Keeping Up With Computersby Charles S. Hodge, (M.ASCE), Director Computer Services; Boyle Engineering, Newport Beach, Calif.,
Serial Information: Civil Engineering—ASCE, 1994, Vol. 64, Issue 6, Pg. 70-72
Document Type: Feature article
As computer hardware and software continue to grow in power and complexity, with new advances announced every day, many engineers wonder how to keep up with the rapid pace of change. When are programs and systems really obsolete and when does a vendor simply want you to purchase another expensive system. At Boyle Engineering, Newport Beach, Calif., we've found that investing time and money into researching packages, keeping abreast of the computer industry in general and networking with friends and associates to be highly effective. In many cases, we've found upgrades offer useful additions of power and features, but in others, it means a time consuming process of converting old files and custom-made software developed around the old package. In one case, we've been using a program last upgraded in 1988 with no ill-effect on our practice. But judgements about whether to upgrade or stay in place require a thorough knowledge of both what the industry has to offer and what your company needs.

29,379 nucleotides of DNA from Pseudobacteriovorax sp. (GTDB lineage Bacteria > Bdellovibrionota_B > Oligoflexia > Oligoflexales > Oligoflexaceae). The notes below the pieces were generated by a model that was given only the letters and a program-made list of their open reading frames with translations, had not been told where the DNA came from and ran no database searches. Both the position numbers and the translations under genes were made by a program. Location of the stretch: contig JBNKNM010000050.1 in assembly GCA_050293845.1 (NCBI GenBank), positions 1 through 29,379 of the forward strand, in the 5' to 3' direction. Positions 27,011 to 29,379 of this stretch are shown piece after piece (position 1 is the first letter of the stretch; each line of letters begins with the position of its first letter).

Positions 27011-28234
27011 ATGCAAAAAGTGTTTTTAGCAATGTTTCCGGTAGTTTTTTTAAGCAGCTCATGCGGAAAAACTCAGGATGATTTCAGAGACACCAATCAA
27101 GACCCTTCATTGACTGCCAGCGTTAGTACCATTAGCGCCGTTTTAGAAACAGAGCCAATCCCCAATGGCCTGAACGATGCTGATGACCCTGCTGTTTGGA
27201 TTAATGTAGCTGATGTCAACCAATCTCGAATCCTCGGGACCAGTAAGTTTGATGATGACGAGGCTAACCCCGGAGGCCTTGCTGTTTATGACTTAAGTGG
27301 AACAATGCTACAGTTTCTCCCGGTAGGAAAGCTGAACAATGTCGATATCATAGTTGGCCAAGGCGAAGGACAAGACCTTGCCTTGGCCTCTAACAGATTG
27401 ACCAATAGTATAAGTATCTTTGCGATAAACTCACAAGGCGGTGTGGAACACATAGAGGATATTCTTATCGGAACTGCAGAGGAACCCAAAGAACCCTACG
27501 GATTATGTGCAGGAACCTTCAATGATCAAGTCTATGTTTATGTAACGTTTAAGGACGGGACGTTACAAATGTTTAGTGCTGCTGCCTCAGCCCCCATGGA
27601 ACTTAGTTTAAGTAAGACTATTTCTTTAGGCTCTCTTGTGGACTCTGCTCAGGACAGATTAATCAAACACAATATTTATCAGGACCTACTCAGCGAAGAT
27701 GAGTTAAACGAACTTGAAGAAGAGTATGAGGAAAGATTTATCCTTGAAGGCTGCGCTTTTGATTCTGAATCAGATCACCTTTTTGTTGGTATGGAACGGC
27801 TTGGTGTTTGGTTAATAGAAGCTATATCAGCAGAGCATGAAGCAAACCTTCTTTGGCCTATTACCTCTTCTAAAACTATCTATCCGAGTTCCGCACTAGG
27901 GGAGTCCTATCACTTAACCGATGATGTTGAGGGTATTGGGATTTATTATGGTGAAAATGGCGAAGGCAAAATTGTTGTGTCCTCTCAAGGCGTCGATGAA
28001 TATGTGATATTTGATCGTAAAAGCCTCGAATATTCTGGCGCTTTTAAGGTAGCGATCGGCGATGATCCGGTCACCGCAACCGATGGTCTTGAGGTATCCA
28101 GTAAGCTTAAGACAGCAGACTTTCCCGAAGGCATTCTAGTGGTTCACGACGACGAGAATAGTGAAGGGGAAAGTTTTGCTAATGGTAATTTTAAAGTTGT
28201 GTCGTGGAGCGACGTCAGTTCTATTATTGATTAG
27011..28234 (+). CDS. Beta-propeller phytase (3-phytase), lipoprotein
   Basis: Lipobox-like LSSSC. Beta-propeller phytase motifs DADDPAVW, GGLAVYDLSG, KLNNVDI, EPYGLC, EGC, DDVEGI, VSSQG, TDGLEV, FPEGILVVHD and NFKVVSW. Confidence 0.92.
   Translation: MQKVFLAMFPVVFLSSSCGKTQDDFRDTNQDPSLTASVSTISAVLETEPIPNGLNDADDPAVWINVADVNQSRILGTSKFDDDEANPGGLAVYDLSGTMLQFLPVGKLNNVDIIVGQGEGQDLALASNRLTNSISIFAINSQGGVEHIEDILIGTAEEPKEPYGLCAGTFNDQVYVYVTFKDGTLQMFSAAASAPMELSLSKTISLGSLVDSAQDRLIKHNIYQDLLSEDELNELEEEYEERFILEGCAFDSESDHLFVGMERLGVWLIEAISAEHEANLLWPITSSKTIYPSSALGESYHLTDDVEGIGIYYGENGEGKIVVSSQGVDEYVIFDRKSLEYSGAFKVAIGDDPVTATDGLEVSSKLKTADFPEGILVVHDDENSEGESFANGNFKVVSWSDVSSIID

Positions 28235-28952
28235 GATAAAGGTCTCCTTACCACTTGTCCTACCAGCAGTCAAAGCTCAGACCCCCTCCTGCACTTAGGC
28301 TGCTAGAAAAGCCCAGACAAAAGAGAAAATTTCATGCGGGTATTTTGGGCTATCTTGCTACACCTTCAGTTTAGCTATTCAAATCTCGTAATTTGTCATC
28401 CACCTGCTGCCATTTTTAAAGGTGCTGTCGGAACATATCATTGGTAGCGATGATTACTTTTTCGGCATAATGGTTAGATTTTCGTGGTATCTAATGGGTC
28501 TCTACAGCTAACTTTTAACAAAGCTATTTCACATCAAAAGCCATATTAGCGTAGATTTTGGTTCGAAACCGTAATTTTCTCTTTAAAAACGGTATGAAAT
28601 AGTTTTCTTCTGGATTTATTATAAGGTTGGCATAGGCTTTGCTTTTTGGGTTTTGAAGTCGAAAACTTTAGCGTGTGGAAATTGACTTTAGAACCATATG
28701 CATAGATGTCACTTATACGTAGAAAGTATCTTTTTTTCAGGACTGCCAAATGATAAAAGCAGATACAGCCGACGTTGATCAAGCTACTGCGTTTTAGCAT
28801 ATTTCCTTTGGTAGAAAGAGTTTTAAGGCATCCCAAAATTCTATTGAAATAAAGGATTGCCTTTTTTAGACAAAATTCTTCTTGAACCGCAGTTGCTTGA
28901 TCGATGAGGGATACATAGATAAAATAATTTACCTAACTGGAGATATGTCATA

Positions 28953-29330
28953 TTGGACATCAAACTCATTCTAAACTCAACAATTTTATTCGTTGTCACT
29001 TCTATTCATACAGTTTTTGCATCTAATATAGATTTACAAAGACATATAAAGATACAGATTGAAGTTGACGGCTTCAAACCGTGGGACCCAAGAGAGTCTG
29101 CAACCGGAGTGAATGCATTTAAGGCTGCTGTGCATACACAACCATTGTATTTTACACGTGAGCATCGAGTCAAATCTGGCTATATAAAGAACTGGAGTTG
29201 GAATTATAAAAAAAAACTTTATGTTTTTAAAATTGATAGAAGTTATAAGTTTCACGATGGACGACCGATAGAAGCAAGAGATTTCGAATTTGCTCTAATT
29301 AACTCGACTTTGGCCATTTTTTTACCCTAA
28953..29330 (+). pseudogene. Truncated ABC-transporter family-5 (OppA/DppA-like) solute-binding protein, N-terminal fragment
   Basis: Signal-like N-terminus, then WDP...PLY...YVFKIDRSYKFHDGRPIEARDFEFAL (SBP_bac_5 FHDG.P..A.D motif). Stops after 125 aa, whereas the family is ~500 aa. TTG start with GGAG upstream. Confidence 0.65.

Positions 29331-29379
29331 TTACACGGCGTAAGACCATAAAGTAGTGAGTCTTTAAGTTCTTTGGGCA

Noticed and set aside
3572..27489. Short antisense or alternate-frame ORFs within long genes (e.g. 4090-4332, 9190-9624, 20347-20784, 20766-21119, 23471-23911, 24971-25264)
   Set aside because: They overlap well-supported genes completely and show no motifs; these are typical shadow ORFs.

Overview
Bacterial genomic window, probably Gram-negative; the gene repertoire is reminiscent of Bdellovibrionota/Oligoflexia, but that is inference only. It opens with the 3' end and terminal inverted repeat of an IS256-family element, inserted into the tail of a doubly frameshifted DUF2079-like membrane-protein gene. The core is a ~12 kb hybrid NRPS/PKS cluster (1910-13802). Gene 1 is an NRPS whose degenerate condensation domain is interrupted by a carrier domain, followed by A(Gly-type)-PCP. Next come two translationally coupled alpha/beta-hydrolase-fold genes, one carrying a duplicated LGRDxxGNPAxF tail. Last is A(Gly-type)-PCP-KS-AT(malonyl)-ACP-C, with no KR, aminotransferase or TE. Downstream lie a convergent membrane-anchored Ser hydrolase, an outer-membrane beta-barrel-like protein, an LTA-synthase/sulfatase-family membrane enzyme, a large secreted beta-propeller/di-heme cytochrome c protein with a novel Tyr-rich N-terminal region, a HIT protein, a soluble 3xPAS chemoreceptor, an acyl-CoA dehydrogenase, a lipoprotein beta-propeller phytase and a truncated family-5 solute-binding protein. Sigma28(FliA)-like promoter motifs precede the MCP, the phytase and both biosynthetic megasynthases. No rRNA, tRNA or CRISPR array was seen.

Subject Headings: Computing in civil engineering | Computer software | Industries | Beaches | Computer networks | Investments | Energy consumption
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